Category Archives: tutorial

How to create free iPhone ringtones from your iTunes music




What you need:

iPhone with software version 1.1.2 or higher 

iTunes 7.6 or higher

GarageBand 4.1.1 or higher

Mac OS X – 10.5.2 recommended


Believe it or not there is a free and relatively simple way to create iPhone ringtones from any iTunes song using Garageband. Of course for a simpler route you can use the popular shareware program iToner, however for this tutorial we are going to cover GarageBand. Your only limit is a 40 second time restraint and the inability to use a purchased iTunes song with Apple’s DRM on it. (You could remove the DRM by burning the track to an Audio CD, but we won’t cover that here.) To get started you need a Mac, the most recent version of Mac OS X is recommended. You also need the latest version of iTunes and GarageBand – and of course you should make sure your iPhone software is up to date.


1. Open iTunes and search your Library for the song you wish to create as a ringtone. Make sure that your selected song is not in the protected AAC format which has Digital Rights Management imbedded in the file. If you try and import this type file you will get an error message in GarageBand. To check if your song format right-click or control-click on the file and select Get Info, the type will be displayed in the Kind field under the Summary tab.


2. Open GarageBand and create a new document, the default settings will do for what we want to work with. Switch back to iTunes, drag the song file from your iTunes window into the main gray area in GarageBand. The song will be imported and will be ready for you to edit.

 iTunes to GarageBand

Just drag your iTunes song into GarageBand to start making your ringtone. 


3. In GarageBand select the Share menu and choose ‘Send Ringtone to iTunes’ – a dialog box should appear warning you that your song needs to be 40 seconds or less, so click the Adjust button. A yellow bar will appear at the top of the screen in GarageBand by the time. Drag the yellow bar to the 40 second mark to help you remember where your song will cut off. Also, in the digital measurement/timer display (directly between the main play button and the main volume display towards the bottom of the window) choose the clock icon to show the time of the song.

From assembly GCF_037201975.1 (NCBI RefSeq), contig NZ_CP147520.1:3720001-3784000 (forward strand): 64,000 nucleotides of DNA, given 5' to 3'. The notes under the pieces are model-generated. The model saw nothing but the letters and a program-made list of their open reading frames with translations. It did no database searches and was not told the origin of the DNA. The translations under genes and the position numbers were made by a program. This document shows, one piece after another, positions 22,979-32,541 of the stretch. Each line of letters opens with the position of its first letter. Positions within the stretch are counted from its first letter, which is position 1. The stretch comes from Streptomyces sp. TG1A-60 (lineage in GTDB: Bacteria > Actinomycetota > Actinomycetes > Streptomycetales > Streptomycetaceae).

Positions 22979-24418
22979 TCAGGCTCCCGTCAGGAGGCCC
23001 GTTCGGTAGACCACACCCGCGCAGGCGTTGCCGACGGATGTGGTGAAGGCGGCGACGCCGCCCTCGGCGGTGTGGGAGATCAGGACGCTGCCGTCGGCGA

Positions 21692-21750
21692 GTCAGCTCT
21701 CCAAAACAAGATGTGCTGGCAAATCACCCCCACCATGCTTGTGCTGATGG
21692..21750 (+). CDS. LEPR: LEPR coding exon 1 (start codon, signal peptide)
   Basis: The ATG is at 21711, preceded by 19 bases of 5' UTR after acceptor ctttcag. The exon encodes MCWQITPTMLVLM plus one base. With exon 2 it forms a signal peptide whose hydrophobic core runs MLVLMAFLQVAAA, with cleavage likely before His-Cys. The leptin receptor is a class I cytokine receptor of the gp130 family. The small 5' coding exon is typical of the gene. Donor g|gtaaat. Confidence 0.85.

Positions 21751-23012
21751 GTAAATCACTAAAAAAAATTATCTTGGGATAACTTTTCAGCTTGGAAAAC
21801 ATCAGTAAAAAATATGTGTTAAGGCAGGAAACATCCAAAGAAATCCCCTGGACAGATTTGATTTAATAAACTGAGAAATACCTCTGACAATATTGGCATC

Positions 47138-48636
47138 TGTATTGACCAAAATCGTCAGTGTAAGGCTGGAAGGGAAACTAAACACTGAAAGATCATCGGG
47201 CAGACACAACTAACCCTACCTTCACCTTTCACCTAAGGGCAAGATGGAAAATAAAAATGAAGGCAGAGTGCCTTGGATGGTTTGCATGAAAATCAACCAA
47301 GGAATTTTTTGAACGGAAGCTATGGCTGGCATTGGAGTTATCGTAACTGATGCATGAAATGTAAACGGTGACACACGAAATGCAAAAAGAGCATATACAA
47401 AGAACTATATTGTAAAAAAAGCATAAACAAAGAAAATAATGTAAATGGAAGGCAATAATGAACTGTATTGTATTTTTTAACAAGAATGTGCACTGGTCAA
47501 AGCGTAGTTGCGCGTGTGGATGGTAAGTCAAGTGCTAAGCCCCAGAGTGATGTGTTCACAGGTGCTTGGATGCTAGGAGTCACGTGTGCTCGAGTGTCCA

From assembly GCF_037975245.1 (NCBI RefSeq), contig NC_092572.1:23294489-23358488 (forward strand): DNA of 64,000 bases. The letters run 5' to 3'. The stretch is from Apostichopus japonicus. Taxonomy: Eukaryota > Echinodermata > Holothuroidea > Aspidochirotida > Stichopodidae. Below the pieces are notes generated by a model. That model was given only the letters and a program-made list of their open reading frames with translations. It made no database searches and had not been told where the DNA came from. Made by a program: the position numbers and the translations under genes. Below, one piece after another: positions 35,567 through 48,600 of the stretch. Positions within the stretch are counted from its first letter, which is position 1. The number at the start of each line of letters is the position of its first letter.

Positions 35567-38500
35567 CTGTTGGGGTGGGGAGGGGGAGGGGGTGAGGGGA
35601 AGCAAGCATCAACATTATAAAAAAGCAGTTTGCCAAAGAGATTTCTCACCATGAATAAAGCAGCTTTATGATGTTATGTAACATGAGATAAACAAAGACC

The yellow bar helps you remember the maximum length of your ringtone. 
The display above shows the spot where your slider is.  



4. Now we want to arrange and edit our song. In our situation our song starts out fine for us, so all we are going to do is add a fade out at the end of the 40 second mark. However, if you don’t want to start from the beginning of the song you can go into the Track Editor panel and adjust the starting point of your song.


Go to the end of the song at the 40 second mark, we’re going to start a Fade Out and then adjust it, so you don’t have to be exact on your selection just yet. Select your track and from the Track menu select Fade Out. You will now see a purple field toward the bottom of the screen to the right of the Master Volume bar. This is where you want your editing to be as close as possible. Drag the red slider mark to a point where you want to start the fade. I recommend 2-3 seconds before the 40 second mark (the end of the ringtone). Now click once in the purple line directly where your red slider is marked – this will create a purple dot. Try not to move your mouse up or down as this will effect the volume. Now do the same at the 40 second mark, except this time when you click to make a new purple point you want to drag the point down to the bottom, which will silence the volume. Your fade out is complete.



You can edit the length of your Fade Out by using the purple levels. 


5. Rewind the track or drag the slider to the beginning of the track. Playback your ringtone to make sure you are satisfied with everything. If not, now is the time to go back and do some editing. If you’re all done once again go to the Share menu and select “Send Ringtone to iTunes” This time we won’t see a dialog box, instead we will see GarageBand converting the file for iTunes. After this is done iTunes will show the new Ringtone in the Ringtone section and play the song.



Once you’re done editing GarageBand will send your ringtone to iTunes.  


You’re all done. Now depending on your iPhone setup you can sync your new ringtone to your phone or add it to the list of ringtones you manually manage.


Note: If you have the Get Info window (Song Summary) window open in iTunes while GarageBand is trying to export the ringtone it will appear to freeze. If this happens just close the window in iTunes to resolve the problem.